When Rick Hudelson of Fort Wayne told me about this place while trying to win a contest I introduced on Twitter to help me find a unique place to check out, I could hardly believe it.
He said he knew of a place that served the best seared pork belly he had ever had, and that place was – believe it or not – a burrito joint in the food court at Glenbrook Square.
He was right, he won the contest, and now I have let his secret out, because West Coast Grill was a real find.
The Grill opened in January 2012 featuring California-style burritos, and still does. The big chicken burrito was up to snuff, with a tender steamed tortilla stuffed with fresh crispy lettuce, onions, tomatoes, beans, rice, sour cream and choice of salsa (I wisely chose one with sweet corn), but what really makes this place special is the metamorphosis it has gone through since its debut.
Owner Lee Truong is of Chinese and Vietnamese descent and quickly started getting requests for Asian offerings from friends and family who frequented his food court stall. So he started making not only the pork belly, but also noodle and rice bowls, Vietnamese soup (i.e., pho) and more. So now, the burritos take a back seat to the Asian fare.
The success of those Asian offerings even has him planning to open a sit-down restaurant in the near future.
Truong also has a sort of secret menu that includes Peking-style duck rolls and Hainanese boiled chicken; the latter I have not seen offered elsewhere in the area. Those items require a call ahead to give him time to properly prepare them.
Hudelson was right about the pork belly: It was delicious. The chunks of fatty pork had a crispy, pork cracklin’ style top layer, the meat was melt-in-your mouth tender, and the layers of fat literally did melt in your mouth.
The belly was paired with a sweet, soy-based dipping sauce and plum sauce, but I really didn’t need either. The plum sauce was sour and not to my liking, but an employee said it was good for digestion of the unctuous pork, so maybe mixing a little in with the soy isn’t a bad idea.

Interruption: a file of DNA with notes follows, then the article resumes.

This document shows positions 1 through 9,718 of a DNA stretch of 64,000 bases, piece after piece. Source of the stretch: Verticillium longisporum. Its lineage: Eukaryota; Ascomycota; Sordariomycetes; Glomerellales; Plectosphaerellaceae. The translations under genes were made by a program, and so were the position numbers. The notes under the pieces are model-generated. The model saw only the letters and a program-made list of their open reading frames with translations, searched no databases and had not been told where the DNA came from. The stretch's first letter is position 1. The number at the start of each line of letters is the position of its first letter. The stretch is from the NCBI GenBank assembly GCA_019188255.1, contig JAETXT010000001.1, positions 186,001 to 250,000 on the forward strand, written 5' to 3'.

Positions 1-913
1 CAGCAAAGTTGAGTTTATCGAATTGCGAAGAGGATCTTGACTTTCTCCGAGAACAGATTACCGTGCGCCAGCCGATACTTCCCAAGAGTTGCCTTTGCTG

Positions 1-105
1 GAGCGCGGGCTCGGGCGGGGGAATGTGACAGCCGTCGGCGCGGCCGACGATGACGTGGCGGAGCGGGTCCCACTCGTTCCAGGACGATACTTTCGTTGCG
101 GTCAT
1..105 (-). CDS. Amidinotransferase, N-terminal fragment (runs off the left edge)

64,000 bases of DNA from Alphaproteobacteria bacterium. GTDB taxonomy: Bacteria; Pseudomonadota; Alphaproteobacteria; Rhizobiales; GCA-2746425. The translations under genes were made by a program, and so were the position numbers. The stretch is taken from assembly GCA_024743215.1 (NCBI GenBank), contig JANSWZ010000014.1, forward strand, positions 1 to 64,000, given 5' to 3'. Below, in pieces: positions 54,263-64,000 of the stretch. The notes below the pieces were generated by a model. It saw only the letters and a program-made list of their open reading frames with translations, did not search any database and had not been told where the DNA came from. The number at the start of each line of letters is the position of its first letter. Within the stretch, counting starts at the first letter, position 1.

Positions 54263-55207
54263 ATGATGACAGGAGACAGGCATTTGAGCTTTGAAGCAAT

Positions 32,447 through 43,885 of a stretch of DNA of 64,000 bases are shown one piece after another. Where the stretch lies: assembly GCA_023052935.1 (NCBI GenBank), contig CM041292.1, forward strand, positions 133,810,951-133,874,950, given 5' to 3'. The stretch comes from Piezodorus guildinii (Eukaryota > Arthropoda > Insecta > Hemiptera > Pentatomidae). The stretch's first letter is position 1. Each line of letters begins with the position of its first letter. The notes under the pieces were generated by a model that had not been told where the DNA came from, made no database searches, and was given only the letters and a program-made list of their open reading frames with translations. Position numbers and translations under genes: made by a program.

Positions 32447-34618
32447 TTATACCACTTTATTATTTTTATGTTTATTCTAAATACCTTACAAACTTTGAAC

Hudelson, a systems consultant for the Dulin, Ward & DeWald accounting firm, said he often carries out the belly, which is sold by the pound, with plans to enjoy through the weekend, but it usually doesn’t last past the first night. It wouldn’t last more than a few hours in my home, either, it was that good.
I did try the duck at West Coast Grill in the roasted duck entrée with yellow noodles. A bowl of ramen with red onions and cabbage from the burrito counter were joined by sliced mushrooms and crispy rough-cut chunks of bone-in duck. A little broth was heated on a wok and poured over this bowl, which could also be had sans broth with udon noodles or rice.
The duck – locally sourced by Maple Leaf Farms near Milford – was wonderful and had me picking up the pieces trying to pry every morsel of the crispy, well-seasoned skin, with its fat properly rendered, and the tender, rich meat off of each bone. There was just enough broth to soak the noodles, the cabbage gave it some crunch, and I cleaned my bowl with ease.
The pho also proved worthy of having again. It came in a large bowl with rice noodles, white and green onions, basil and mung bean sprouts with the staple lime wedges, Sriracha red pepper and hoysin sauces on the side.